The two friends turn on each other over a man’s affections, as the balance of power begins to shift in the second episode of Doll & Em.
After the opening episode’s exposure of the fine cracks in Dolly and Emily‘s relationship, this week splits them wide open. A party for Emily’s film shakes her confidence, while Dolly realises she’s not a total fish out of water after all.
Dolly finds her feet
Emily’s awkwardness throughout the party, with its endless glad-handing and hollow praise, is obvious. She would happily swap positions with Dolly, who is child-minding Susan Sarandon‘s son. But when a minor accident occurs, Emily hangs her friend out to dry when Sarandon’s diva strop forces her into a humiliating apology.
Nonetheless, Dolly finds solace in the company of flirty producer Buddy, ignoring her friend’s calls. They’re later joined by Sarandon, with whom she bonds over a joint and by sharing embarrassing stories about Emily.
When Buddy later invites the pair to share his hot tub, Dolly undermines Emily by revealing that she is 40. The pair engage in a game of one-upmanship over their dead fathers and the claws really come out when Emily ignores a prearranged signal to leave.
Dolly leaves in a huff then finds them kissing. Despite Emily’s subsequent apology, she exacts her revenge by spending the night with Buddy, leaving her boss to bed down on the couch.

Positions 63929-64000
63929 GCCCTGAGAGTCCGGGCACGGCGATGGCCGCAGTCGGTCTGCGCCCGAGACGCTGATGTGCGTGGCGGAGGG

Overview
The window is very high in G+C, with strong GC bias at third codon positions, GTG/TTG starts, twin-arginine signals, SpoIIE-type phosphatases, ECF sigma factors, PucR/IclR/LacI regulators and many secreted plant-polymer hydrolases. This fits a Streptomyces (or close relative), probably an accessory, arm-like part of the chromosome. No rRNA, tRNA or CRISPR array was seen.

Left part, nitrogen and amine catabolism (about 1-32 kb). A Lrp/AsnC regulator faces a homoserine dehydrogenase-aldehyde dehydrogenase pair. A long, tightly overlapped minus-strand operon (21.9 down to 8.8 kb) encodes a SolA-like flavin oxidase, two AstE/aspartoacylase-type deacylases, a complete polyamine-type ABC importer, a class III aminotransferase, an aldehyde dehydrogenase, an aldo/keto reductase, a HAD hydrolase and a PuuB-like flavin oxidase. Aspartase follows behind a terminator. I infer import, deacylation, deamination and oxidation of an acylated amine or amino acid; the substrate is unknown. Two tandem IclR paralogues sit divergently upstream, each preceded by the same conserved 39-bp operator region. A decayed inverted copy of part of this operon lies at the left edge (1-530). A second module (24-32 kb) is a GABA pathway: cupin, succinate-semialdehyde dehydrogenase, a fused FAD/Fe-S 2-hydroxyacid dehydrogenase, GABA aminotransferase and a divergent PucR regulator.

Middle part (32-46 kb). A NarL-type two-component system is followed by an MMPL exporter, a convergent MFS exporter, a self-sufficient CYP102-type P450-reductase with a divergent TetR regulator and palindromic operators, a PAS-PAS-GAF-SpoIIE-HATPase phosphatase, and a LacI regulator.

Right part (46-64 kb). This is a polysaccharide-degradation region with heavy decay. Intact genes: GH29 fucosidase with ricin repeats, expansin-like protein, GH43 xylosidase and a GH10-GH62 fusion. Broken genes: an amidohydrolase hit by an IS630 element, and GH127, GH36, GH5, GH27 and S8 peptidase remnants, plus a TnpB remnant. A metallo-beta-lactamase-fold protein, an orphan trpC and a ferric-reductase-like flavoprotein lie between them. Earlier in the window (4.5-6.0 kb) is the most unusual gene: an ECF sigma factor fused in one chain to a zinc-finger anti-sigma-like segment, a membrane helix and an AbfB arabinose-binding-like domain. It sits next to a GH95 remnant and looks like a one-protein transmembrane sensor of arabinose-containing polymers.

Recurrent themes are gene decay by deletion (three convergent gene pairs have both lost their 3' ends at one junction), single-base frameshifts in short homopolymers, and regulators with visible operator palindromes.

A study of passive-aggressive behaviour
The complexity of female friendship is skilfully unpicked as the two women’s insecurities surface in the form of passive-aggressive barbs. Emily, insecure about her age and feeling remote from her family, welcomes some male attention, no matter how transparently shallow Buddy’s approach is. Dolly remains fragile after her own break-up and just wants to feel like she belongs in LA.
If the way the pair’s friendship dissolves so rapidly into spiteful cattiness is uncomfortable to watch – and it is – that’s in large part because it rings so true.
By the end of this episode there’s a significant shift in the relationship between the two friends. Emily’s fears chip away at her confidence, with the way she’s blanked by Sarandon the final straw. Meanwhile Dolly is suddenly declaring “I like LA” after her one-night stand.
Where the opening episode concluded with Dolly getting up early to fetch Emily’s precise coffee order, here it is Emily who has to specify how her friend likes her tea and then bring it out to her. Round two goes to Dolly.
The gloves are off. After a solid but quiet opening, Doll & Em hits its stride in this episode with its cutting observations about the nature of friendship.
In addition to Sarandon, Emily talks to fellow actress Chloe Sevigny (best known for her Oscar-nominated performance in Boys Don’t Cry and the HBO drama Big Love).
Buddy is played by British actor Jonathan Cake, perhaps best known for his stint as Detective Chuck Vance on Desperate Housewives. His character’s comment about Hollywood being a long way from Worthing (in Sussex) is a reference to Cake’s birthplace.